The second installment of GIRLSCHOOL – a three-day celebration cum dialogue of empowerment and change, and a spirited assault of a shitload of great music – inhabited the Bootleg Theater this weekend.
Coming one week after an inspiring wave of global activism, the festival’s timing was impeccable, its message imperative. Since January 20th, there is an undeniable sense of urgency to resist the entrenched and rising powers that be. Rock ’n’ roll remains a hell of a vehicle to activate change. (GIRLSCHOOL’s bill, however, was not confined to rock.)
GIRLSCHOOL is self-defined as a “Los Angeles-based women-led music festival, online platform, and collective that celebrates and connects women-identified artists, leaders, and voices,” that was founded by Anna Bulbrook (The Bulls, The Airborne Toxic Event, Edward Sharpe & The Magnetic Zeroes) and Jasmine Lywen-Dill (publicist at Warner Bros.). Proceeds from the event will be directed towards Rock n’ Roll Camp for Girls LA, a “social justice organization that uses loud music to nurture self-esteem and self-expression in young girls.”
Friday night kicked off with a keynote discussion between Shirley Manson and journalist Eve Barlow. Manson was affable but honest, her Scottish wit fueling candid observations on the state of our world union and her experience in the music industry.
“These are really brutal times. We have to galvanize and push back.” Now 50, Manson alerted those in attendance, “women’s sexuality is the most valuable currency in the world,” and went on to urge women to “use your sexuality wisely in this business.”
And with a distinct tone set, the music began with the easygoing and earnest flow from LA-based newcomer Kona, and a lively thump/dreamy vocal hybrid from Luna Shadows, whose set reached Grimesian levels of electrocacophony.
Vox appeared alone on stage in a wedding dress, trailed by about 40 feet of veil that draped the entire surface of the stage. Songs performed over backing tracks translated well, but when she dropped the veil and the pre-recorded tracks to play keys, her performance registered as more compelling in its organic intimacy. Her lyrical confession of, “there are wild things in me,” felt like a battle cry for the event at-large.
Burger Records’ and Riverside, California’s own Summer Twins, true to their name, brightened the mood via ringing, melodic guitar work, and harmonies led by sisters Chelsea and Justine Brown. At one point, Chelsea took a moment to reflect on her time volunteering at Rock n’ Roll Camp for Girls LA.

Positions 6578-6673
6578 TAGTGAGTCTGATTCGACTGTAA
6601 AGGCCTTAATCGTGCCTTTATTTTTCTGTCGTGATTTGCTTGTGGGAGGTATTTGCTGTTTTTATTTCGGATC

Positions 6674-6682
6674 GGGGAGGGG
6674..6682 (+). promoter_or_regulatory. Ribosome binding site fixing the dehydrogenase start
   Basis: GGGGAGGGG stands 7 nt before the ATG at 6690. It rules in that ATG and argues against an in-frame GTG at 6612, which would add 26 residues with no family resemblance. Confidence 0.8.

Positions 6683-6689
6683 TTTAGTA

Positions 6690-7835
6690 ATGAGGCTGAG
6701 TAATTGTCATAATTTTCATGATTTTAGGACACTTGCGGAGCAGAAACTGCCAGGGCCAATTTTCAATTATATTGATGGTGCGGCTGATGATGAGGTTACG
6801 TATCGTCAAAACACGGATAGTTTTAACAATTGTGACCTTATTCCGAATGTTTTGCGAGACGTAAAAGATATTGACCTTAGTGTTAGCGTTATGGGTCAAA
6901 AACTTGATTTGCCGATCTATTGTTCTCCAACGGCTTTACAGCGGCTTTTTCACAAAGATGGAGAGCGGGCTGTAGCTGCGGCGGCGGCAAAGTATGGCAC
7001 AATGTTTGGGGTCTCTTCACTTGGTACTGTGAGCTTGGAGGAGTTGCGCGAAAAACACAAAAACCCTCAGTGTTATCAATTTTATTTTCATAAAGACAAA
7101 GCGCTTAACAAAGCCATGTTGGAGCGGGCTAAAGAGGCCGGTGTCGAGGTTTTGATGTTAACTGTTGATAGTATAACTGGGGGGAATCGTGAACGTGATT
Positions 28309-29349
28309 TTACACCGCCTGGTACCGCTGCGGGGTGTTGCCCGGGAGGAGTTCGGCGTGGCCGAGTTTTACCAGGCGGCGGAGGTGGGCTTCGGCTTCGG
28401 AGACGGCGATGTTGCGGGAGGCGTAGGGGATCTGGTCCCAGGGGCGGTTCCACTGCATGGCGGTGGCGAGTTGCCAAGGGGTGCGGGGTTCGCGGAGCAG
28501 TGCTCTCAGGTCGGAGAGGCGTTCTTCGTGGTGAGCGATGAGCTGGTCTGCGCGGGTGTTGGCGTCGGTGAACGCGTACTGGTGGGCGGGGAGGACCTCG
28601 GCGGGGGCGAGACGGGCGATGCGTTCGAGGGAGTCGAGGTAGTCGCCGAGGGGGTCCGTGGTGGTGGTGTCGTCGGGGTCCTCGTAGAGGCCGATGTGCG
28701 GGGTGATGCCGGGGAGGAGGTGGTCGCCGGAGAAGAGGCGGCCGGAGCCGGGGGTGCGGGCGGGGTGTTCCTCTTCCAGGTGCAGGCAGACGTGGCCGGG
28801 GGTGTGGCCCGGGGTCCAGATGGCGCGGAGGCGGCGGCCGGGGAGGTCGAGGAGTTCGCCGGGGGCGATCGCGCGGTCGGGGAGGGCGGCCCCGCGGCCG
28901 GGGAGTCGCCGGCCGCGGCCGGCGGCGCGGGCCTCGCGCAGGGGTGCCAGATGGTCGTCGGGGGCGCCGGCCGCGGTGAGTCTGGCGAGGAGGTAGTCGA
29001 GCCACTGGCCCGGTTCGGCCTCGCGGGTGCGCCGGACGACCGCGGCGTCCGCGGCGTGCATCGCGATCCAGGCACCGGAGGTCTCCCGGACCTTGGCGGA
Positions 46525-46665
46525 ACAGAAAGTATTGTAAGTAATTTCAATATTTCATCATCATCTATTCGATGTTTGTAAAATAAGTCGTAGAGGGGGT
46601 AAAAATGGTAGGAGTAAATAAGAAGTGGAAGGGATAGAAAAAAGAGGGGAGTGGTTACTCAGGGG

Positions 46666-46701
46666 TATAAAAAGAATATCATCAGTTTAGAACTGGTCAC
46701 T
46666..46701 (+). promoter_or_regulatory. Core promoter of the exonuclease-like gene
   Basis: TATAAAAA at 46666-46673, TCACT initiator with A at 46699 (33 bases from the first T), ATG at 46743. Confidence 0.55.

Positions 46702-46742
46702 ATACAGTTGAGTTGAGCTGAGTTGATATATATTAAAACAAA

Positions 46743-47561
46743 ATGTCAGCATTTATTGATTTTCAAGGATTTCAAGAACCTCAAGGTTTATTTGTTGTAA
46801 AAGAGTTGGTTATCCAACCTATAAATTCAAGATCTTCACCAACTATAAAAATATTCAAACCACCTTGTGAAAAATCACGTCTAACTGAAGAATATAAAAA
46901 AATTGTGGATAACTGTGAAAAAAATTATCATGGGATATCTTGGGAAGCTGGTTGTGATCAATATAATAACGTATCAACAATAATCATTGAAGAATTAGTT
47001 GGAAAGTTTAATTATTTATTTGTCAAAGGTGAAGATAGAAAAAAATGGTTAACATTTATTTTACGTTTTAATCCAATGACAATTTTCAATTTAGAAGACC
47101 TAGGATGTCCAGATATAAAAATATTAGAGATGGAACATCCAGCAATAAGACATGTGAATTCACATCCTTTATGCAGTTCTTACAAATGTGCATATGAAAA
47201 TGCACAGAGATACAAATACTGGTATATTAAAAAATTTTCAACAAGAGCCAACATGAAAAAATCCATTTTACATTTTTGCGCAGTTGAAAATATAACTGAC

Penultimate act The Regrettes simply stole the show. Recently signed to a major label, these four 16 year olds play with a fluidity and confident energy that belie their age. Despite a few elements that might fool those not paying attention (e.g. big red hearts drawn on the cheeks of lead singer Lydia Night), this wasn’t exactly a candy pop affair.
On the heels of the release of Feel Your Feelings Fool!, their frenetically energetic performance inspired the entire room’s buy-in. In between strums of her guitar, Night playfully punched Morando’s cymbal, leapt down in to the crowd, or laid on her back to jam along with guitarist Genessa Gariano. The Regrettes’ secret weapon is Maxx Morando’s soul-blistering drumming that never let up during their entire set. The Regrettes are a juggernaut, and their punky set was the night’s best evidence that the future is, in fact, female. Go see them.
GIRLSCHOOL’s sets ran like clockwork, with 30 minutes allotted to each act on alternating stages. Headliners played a bit longer and, on Friday, this slot belonged to The Bird and the Bee.
The Bird and the Bee, the project of Inara George and Greg Kurstin, served as a dancey cap on the opening night of the festival. Though Kurstin was not present, nimble vocal work from George recalled Caroline Polachek’s percolating vocal contributions to Chairlift. “What do you do when the music has its way with you?” she asked in “Will You Dance?”
The intricate and thoughtful details woven in to TBATB’s electro pop, a genre that can at times rely too heavily on button-pushing trickery, helped humanize their art.
“Again & Again” alternated between the bing bong electro drone sounds of “Kid A” and a sunnier bounce. There was a “Papa Don’t Preach”-like refrain in “Young and Dumb,” which included George sending up a digital siren noise via manipulation of what appeared to be an iPad. There was even a show stopping cover of Hall & Oates (“I Can’t Go For That”).
And as this all went down, who was that up close to the stage enthusiastically taking video with her phone? Shirley Manson.